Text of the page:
How to Prevent Sarcopenia in Athletes Over 50

How to Prevent Sarcopenia in Athletes Over 50

Sarcopenia is an age-related event that affects everyone.

Sarcopenia is a condition characterized by the loss of muscle mass, strength, and function that occurs with age. While sarcopenia is a natural aging process, hormonal changes and reduced physical activity, impacts its time of onset and severity. Although age-related sarcopenia is difficult to prevent entirely, whether active or not, it can be mitigated with resistance training modifications and a focused diet. Athletic trainers should understand that sarcopenia in older adult athletes does occur regardless of training status. They should also develop strategies and understand how to prevent sarcopenia.

Recommended course: Exercise Over 55: Considerations and Special Needs of Older Clients 

What is age-related sarcopenia?

Sarcopenia is an age-related event that affects everyone. However, the degree varies with physical activity type and levels, diet, and other factors like hormonal changes and disease. Characterized by a gradual decline in muscle mass starting around age 40, sarcopenia leads to muscle strength and power loss necessary to athletic performance. With many competitive athletes choosing to play after 40 and recreational athletes participating in sports at 40, 50, 60 and beyond, knowing how to prevent sarcopenia is paramount to success and injury prevention.

Hormone changes associated with sarcopenia

Hormonal changes that occur with age, such as a decrease in testosterone levels, contribute to sarcopenia. Decreased testosterone levels along with other hormonal changes that occur with age negatively affect muscle mass. This leads to decrements in strength and power and decreased sports performance. 

Hormonal changes are particularly relevant in aging male athletes. However, these changes also affect female athletes. Hormones that influence sarcopenia also include human growth hormones, insulin-like growth factor, cortisol, and estrogen.


Testosterone plays a significant role in muscle protein synthesis. As athletes age, testosterone levels decrease, which contributes to the loss of muscle mass and strength. A decrease in endogenous testosterone also leads to the development of andropause in men which also contributes to decreased sports performance.

Human Growth Hormone (HGH)

Growth hormones are essential for the growth, maintenance, and repair of tissues, including muscles and supporting connective tissues. Growth hormone secretion declines during age, which impacts muscle protein synthesis making it harder to both build and maintain muscle mass.

Insulin-Like Growth Factor 1 (IGF-1)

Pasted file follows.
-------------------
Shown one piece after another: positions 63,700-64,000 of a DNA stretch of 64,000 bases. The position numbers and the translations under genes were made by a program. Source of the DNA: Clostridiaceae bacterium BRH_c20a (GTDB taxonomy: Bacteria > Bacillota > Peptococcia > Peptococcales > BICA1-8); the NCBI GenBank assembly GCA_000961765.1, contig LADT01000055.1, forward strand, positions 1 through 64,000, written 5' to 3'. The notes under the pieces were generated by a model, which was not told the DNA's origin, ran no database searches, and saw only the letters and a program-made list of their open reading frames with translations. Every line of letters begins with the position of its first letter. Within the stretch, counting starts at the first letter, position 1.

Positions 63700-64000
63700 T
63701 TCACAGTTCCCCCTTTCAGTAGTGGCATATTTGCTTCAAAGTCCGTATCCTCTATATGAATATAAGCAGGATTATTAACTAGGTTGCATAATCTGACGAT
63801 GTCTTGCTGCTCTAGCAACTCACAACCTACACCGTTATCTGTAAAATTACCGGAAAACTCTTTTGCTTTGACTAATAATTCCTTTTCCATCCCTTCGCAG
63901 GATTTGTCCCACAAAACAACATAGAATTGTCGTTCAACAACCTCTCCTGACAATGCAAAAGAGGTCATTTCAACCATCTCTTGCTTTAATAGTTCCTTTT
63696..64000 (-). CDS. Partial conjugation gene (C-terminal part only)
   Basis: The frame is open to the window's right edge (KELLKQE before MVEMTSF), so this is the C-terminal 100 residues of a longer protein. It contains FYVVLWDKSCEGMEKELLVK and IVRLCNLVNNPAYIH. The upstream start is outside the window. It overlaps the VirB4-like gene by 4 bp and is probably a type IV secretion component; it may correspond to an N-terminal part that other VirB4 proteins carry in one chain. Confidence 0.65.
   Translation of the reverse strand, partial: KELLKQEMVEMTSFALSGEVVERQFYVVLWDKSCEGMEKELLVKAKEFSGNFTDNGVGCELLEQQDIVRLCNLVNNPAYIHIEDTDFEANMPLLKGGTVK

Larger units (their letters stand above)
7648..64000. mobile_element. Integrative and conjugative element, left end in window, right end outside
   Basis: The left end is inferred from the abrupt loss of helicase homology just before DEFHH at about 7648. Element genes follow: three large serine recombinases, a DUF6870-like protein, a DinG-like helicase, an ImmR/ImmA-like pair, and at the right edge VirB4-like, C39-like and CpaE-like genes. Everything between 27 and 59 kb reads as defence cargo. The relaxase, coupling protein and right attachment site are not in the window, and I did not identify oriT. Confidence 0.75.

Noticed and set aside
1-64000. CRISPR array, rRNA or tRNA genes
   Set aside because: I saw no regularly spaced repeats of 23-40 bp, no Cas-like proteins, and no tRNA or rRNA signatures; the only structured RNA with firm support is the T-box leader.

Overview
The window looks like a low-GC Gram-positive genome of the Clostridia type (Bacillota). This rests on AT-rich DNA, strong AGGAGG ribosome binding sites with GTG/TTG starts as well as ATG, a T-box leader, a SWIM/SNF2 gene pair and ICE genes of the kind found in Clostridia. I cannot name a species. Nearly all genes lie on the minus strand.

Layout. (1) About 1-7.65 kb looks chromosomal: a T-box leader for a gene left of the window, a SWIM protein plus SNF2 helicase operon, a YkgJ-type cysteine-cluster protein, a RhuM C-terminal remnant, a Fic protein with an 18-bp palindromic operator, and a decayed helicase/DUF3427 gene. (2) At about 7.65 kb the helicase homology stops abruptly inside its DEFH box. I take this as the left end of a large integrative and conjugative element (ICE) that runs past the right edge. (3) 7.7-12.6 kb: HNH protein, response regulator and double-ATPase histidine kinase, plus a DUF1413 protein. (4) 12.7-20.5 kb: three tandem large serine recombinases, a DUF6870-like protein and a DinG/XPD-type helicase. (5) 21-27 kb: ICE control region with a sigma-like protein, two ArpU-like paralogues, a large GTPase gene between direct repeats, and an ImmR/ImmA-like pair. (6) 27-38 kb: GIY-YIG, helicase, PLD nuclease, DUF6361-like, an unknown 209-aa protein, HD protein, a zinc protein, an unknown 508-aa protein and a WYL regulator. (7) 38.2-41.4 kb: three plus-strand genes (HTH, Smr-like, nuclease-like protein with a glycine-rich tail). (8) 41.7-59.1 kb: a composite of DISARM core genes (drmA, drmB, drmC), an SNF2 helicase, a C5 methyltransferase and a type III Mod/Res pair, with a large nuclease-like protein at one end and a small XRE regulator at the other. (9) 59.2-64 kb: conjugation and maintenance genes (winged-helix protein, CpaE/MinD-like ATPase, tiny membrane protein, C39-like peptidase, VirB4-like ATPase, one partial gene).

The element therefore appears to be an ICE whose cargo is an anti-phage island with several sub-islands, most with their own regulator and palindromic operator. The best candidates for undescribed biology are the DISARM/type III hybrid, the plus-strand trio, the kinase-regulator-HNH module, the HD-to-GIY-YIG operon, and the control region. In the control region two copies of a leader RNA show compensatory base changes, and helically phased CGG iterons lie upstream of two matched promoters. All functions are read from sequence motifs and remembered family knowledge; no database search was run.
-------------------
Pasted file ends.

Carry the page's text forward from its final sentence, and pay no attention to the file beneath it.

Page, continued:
IGF-1, a chemical stimulated by growth hormone, is important for muscle growth, development to maturity, and maintenance in adulthood. Aging results in reduced levels of IGF-1 and is a contributing factor to age-related muscle loss.


The stress hormone cortisol has catabolic effect on muscles. Elevated cortisol levels contribute to sarcopenia and an increase in difficulty building muscle. Regular resistance training decreases cortisol levels over time and promotes a better environment for muscle growth and maintenance.


In women, estrogen plays a key role in the development and maintenance of muscle mass. During menopause, estrogen levels decrease, contributing directly to age-related muscle loss and difficulty maintaining existing muscle.

How to prevent sarcopenia

Although age-related physical changes are inevitable, there are training and dietary strategies that lessen the effects of age-related sarcopenia in athletes. Sarcopenia gets worse when there is a decrease in the mechanical loading on muscles, defined as less activity, less intensity or frequency of resistance training. 

Resistance Training Intensity

Squats and other large muscle compound lifts like deadlifts and bench presses are known to release testosterone and human growth hormone into the blood stream; therefore, any training program should include these foundation lifts and execute them at the highest intensity tolerated to naturally increase testosterone and HGH levels.

Resistance Training Volume

To prevent sarcopenia in women, training volume is the leading factor. One study showed that higher volume training programs versus lower volume, high-intensity programs were better to maintain muscle mass (Burrup, 2018). Subsequent data has shown comparable results, indicating that increased weekly frequency of resistance training decreases body fat and increases lean body mass (Magalhães, 2022).


Inadequate nutrition, particularly insufficient protein intake, can contribute to muscle loss. Athletes need to maintain an appropriate balance of macronutrients, including protein and vitamin D, to support muscle growth and maintenance.

Hormone Replacement Therapy (HRT)

Athletes can turn to HRT to reestablish hormones levels. These can lessen the severity of age-related changes like sarcopenia that affect sports performance. Under the guidance of healthcare professionals, HRT is a viable option to address hormonal imbalances that contribute to sarcopenia. 

While sarcopenia is a natural aging process, athletes can take steps to prevent or minimize its effects. A comprehensive approach that includes resistance training, diet, and lifestyle modifications to build and maintain muscle is necessary. Consulting with medical professionals, nutritionists, and sports specialists, like athletic trainers, can help develop personalized strategies to address the unique needs of athletes experiencing sarcopenia.

This article was written by Amy Ashmore, PhD

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